study_questions_for_the_final_exam_key - Page 1

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1a. Would a 2 point discrimination task be easier on your lips or on your back? Lips 1b. Explain your answer to 1a. The magnification factor in the cortex is very large for the lips, so there are very many cortical cells responding to touching the lips, so the lips are more sensitive. Also, there are many more receptors in the periphery on the lips, and therefore these receptors have smaller receptive fields, so they can resolve stimuli that are very close together (for full credit you would have to mention both reasons) 2a. You record from a cell where repeated firing of a synapse causes an increase in the size of the excitatory post-synaptic potential. What is this process called? Sensitization or facilitation or potentiation (any one of these would be considered correct) 2b. Describe in as much detail as you can the cellular mechanism underlying this process. Residual calcium theory. Calcium entering the cell during previous action
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Unformatted text preview: potentials is mostly removed from the cytoplasm, but a small amount remains. Because the probability of neurotransmitter release is proportional to [Ca++] 4 , this effect is very non-linear, so a small amount of residual calcium can have a big effect on the amount of transmitter released (by greatly increasing the number of vesicles binding), and therefore on the increased size of the EPSP. 3a. How would you calculate the membrane potential of a cell? Use the GHK Equation RT/F(p K +[ K + ] o + p Na + [Na+] o + p Cl-[Cl-] i ) /( p K +[ K + ] i + p Na + [Na+] i + p Cl-[Cl-] o) 3b. A cells membrane potential is 70 mV, and the concentration of chloride is equal inside and outside of the cell. If you apply neurotransmitter which opens a ligand-gated chloride channel, will the post-synaptic potential be hyperpolarizing or depolarizing? Depolarizing. 3c. Explain your answer to 3b. Demo...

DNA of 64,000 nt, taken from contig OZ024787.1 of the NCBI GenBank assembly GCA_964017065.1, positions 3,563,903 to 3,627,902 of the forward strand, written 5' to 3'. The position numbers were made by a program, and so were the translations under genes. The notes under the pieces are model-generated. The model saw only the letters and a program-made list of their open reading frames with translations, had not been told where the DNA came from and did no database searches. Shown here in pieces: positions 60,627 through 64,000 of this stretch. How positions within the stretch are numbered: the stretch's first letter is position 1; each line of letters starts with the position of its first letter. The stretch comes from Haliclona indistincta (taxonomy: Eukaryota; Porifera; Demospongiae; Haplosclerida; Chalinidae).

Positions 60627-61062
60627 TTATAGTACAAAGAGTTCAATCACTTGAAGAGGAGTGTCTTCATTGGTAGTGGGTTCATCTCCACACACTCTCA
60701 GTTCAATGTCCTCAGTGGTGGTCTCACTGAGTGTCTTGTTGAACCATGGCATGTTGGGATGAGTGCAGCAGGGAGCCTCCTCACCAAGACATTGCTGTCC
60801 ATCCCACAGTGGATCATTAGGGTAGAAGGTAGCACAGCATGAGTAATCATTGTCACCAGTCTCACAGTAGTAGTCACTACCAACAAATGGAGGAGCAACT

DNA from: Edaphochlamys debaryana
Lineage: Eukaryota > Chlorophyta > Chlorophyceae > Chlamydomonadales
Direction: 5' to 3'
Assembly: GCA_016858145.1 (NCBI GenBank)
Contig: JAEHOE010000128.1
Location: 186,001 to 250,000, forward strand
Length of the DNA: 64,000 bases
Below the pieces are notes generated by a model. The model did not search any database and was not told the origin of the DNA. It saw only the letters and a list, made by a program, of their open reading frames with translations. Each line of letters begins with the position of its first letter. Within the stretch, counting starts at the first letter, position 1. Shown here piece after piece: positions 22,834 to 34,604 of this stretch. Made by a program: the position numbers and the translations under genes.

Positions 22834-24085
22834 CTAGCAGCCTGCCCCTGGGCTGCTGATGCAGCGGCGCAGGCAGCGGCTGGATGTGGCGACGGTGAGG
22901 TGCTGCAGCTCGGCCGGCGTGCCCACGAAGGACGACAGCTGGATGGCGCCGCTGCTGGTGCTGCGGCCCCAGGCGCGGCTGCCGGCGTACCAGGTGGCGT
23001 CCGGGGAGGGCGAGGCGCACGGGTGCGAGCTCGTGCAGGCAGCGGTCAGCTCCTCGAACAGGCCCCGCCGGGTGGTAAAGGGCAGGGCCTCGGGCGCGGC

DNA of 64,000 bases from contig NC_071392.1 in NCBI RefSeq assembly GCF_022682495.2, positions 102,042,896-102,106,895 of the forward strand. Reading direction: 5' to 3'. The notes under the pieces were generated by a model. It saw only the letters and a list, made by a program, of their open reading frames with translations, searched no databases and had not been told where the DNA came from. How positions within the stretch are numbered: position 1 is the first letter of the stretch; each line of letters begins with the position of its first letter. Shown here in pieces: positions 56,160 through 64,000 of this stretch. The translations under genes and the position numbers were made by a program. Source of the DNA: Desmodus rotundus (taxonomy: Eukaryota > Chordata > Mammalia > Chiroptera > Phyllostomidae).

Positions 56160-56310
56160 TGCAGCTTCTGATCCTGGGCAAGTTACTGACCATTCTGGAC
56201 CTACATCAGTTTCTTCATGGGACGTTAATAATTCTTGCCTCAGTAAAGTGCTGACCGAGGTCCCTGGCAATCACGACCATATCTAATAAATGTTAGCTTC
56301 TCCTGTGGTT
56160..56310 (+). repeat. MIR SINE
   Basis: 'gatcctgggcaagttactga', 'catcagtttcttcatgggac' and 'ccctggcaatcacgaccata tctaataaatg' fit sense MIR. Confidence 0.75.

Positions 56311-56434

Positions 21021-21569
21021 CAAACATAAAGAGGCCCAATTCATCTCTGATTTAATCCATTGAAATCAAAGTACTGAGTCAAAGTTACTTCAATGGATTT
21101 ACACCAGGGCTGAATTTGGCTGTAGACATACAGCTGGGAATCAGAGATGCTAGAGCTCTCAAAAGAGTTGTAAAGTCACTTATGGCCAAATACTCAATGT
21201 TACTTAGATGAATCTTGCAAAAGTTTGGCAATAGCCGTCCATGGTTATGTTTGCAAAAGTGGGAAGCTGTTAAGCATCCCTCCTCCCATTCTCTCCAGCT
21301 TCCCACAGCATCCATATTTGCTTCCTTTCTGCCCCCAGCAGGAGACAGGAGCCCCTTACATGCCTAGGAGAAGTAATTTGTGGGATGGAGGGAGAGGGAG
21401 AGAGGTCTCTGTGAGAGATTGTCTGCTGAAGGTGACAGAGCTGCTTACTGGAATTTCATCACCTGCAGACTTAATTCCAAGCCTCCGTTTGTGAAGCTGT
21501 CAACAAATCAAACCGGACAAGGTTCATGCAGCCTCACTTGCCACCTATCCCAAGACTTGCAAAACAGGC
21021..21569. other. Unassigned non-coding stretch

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This note was uploaded on 05/24/2010 for the course BIS BIS102 taught by Professor Hilt during the Winter '08 term at UC Davis.

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